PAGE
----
Rio de Janeiro’s show of anxiety-busting comics
In the best Brazilian tradition, the Museum of Modern Art in Rio de Janeiro is an architectural marvel: gravity-defying and awe-inspiring. The building features a cadence of external pillars which, connected by beams, create an interior free of columns or structural walls. Much like the modernist São Paulo Museum of Art, it just floats. It holds a collection of mostly Brazilian modern art and when I visited in June 2018, it also hosted a broad retrospective of Victor Arruda’s comics.
Located in Rio’s Flamengo Park, a post-war urban planning project built on land reclaimed from the sea, the museum exists on borrowed time. Completed in 1955, the concrete structure is a masterpiece of Affonso Eduardo Reidy surrounded by modernist gardens designed by Roberto Burle Marx. It may have defied the sea but, sadly, couldn’t escape fire. In 1978, the museum burned down along with 90% of its artworks. Since then it has rebuilt its collection with much of its former glory.
Arruda whose artistic trajectory the museum mapped in over 100 works by way of a retrospective is a proponent of Trans-avantgarde. Originally an Italian version of Neo-expressionism, this art movement revived figurative art and symbolism with an added dose of emotion in the late 1970s and 1980s. It rejected the avant-garde’s quest for the new by returning to styles of the past. Its artists, like Arruda, quote not only from art history and mythology, but also from popular culture.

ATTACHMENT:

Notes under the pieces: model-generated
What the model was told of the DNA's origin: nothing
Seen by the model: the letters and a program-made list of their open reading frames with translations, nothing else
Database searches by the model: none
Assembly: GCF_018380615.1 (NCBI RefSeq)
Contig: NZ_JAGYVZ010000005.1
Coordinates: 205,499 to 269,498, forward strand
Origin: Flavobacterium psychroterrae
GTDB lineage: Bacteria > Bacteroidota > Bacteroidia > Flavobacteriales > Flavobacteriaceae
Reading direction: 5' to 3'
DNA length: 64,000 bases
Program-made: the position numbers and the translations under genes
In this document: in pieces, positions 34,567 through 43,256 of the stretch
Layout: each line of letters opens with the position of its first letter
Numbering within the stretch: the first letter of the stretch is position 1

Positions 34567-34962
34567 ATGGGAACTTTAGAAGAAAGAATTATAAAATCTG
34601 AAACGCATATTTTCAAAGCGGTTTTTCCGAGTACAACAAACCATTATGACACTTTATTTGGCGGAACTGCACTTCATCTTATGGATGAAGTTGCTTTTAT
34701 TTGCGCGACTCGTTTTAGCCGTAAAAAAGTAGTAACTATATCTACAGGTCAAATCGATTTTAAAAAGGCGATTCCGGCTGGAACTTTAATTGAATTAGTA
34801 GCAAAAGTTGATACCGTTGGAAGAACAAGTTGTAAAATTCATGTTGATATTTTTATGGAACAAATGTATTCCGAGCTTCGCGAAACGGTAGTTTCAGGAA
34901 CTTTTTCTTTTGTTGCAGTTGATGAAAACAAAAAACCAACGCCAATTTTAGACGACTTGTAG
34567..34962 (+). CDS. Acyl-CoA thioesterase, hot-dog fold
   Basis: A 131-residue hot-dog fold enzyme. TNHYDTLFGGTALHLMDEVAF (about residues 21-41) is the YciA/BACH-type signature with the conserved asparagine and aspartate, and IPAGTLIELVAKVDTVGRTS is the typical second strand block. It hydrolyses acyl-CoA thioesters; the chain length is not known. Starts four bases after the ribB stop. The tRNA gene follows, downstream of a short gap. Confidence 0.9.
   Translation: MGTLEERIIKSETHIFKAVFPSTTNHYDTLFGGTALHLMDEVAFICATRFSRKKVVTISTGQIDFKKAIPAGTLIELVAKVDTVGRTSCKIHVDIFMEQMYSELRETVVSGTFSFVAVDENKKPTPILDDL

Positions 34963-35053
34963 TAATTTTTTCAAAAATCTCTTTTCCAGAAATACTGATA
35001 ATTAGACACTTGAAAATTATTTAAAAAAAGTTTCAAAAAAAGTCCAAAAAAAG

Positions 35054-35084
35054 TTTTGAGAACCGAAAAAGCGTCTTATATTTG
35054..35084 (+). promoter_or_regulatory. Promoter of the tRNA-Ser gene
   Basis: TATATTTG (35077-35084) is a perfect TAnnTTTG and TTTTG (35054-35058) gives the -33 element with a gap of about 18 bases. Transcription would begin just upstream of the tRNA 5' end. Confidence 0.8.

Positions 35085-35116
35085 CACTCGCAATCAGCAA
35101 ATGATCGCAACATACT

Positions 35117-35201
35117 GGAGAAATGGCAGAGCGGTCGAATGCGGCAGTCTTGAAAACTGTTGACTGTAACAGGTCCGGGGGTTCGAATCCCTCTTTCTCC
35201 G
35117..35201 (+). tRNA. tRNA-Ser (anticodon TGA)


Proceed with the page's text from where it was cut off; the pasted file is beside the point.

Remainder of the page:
As a genre, comics are an integral part of Trans-avantgarde. After all, that’s what you get when you purposefully inject joy into figurative art and let psychoanalysis inspire your subject matter. By his own admission, Arruda painted in order to deal with his anxieties. His nightmarish imagery, always rendered in psychedelic tones, does a fine job of bringing his unconscious to his conscious mind. In doing so, he has dealt with hypocrisy, racism or homophobia, all of which are his obsessions.
Like Arruda’s Trans-avantgarde comics, Brazilian modern art as a whole is a cyclical affair. This museum’s collection shows that the radicalism of its first Modernists couldn’t last long in a society accustomed to traditional tastes. Brazilian modern art thus became a mix of some achievements of the Moderns, such as freedom from the strict academic agenda, and some conventional stylistic traits. Like Arruda’s apt revival of figurative painting, Brazil’s moderate Modernism is a unique proposition.